The runny cervical mucus changes quickly from being watery to becoming stretchy like raw egg white. In this form, the alkaline cervical mucus is able to actively nourish any sperm cells that it may come in contact with and enhance the sperm’s ability to move through the cervical canal into the uterus and eventually arrive at the fallopian tubes. The egg white cervical mucus’s thin and clear properties help the sperm to survive for up to 72 hours, making this the most fertile point of a woman’s cycle. 

The Luteal Phase – Sticky and Dry 

After this peak of fertility, the levels of oestrogen drop and progesterone becomes the dominant hormone. Cervical Mucus reverts back to being sticky and fibrous making it hard for sperm to move through, before decreasing and arriving back to dry days. 

Ovulation Observation – A Guide to Looking and Feeling 

Being able to look at our pants or place a finger or two up towards our cervix are all ways each of us can inspect our vaginal discharge depending on what we feel most comfortable with. What matters the most is consistency and accuracy so make sure to check your fluids first thing in the morning, (before peeing!) and record your results on a daily basis –   the inne app allows you to log and research your findings whilst seeing a pattern occur as you move between your monthly cycles.  

Three methods we recommend for checking your cervical fluid

Toilet Paper – By folding a piece of toilet paper together, you can wipe your vulva from front to back and inspect what you see on your tissue. It is DRY or perhaps a blobby, gel-like CREAMY mucus can be witnessed. By checking every day before you go to the toilet, you will start to see the change in consistency and colour. 

Touch – This is a method where you use your fingertips to touch the outside of your vulva, without going into the vaginal canal. Washing your hands thoroughly, use two fingers to sweep gently around your inner labia and then have a look. Is there clear fluid on our fingers with speckled white crumbled powder? This could be a sticky day. Or perhaps you have egg white cervical mucus that stretches between your two fingers as you move them an inch or two apart.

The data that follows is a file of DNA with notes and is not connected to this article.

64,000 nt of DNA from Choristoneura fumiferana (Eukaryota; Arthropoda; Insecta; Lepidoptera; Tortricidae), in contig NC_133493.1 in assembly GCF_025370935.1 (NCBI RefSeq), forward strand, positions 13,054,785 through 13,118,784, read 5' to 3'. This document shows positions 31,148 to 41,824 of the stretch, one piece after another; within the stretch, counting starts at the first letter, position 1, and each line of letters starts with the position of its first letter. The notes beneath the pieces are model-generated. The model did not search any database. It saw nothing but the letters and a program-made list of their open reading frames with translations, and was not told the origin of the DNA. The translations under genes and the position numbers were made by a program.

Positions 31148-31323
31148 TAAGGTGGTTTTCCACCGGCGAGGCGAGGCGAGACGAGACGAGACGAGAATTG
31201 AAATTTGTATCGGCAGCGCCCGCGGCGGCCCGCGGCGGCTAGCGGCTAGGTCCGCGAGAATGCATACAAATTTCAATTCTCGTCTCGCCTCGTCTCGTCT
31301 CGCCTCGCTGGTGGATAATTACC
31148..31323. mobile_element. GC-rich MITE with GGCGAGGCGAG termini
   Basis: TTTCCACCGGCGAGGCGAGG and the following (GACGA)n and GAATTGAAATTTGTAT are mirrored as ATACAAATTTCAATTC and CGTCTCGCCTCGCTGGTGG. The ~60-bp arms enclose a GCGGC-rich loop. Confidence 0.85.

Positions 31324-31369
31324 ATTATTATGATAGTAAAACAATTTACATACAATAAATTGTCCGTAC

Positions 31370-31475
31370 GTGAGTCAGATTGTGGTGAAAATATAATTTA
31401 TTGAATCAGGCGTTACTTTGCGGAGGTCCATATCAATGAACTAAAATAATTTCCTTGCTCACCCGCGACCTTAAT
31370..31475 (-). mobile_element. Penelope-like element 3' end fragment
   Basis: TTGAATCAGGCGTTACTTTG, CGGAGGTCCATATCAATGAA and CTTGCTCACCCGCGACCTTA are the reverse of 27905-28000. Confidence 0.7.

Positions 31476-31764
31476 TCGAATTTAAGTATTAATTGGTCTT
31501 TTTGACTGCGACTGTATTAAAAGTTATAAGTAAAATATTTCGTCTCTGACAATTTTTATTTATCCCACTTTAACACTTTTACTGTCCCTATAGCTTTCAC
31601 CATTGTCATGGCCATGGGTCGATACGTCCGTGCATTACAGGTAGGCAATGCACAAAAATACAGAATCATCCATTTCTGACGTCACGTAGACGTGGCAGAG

Insertion – If you are comfortable with feeling the inside of your vagina with your fingers, this can be a great method to not only check your cervical mucus but also the changing position of the cervix (which moves in correlation with your fertility). After thoroughly washing your hands, insert two fingers into your vagina slowly until you reach something soft with a dip in the middle – this is your cervix. Gently form a cup with your fingers to scoop up as much cervical mucus as you can before gently guiding your fingers out again. Observe the fluid, move it in-between your fingers and see if the mucus breaks easily, check if it is yellowish or clear in colour.  

It’s important to remember that certain factors will affect the mucus you produce. For example, having vaginal sex can make your body produce more or different mucus, medication, lubricants, vaginal infections and sexual arousal will all impact the fluids we see come from our vulvas, as well as progesterone-based contraceptives which discourage the production of mucus making for drier vaginal canals. So with each method, be as aware as possible of these external factors, making a note of them in your tracker and remembering that we learn more by checking more. 


1. AJ amie L. Biglow, Mucus Observation in the Fertile Window, Human Reproduction Issue 4, Page 889 to 882, article consulted on March 18th 2020  

2. M.Patel and R.Tawari, World Journal of Pharmacy and Pharmaceutical Sciences, Cervical Mucus Helps in the Fertilisation In Women, article consulted on March 18th 2020

3. Fabiana Y. Nakano, Insights into the role of cervical mucus and vaginal pH in unexplained infertility, article consulted on March 19th 2020

4. JS Merchant, Douching: a problem for adolescent girls and young women, article consulted on March 19th 2020

5. Mohammed Khairy Ali, Assiut University,  Study of-The Female Sexual Functions With Progestogen-only Contraception, article consulted on March 19th 2020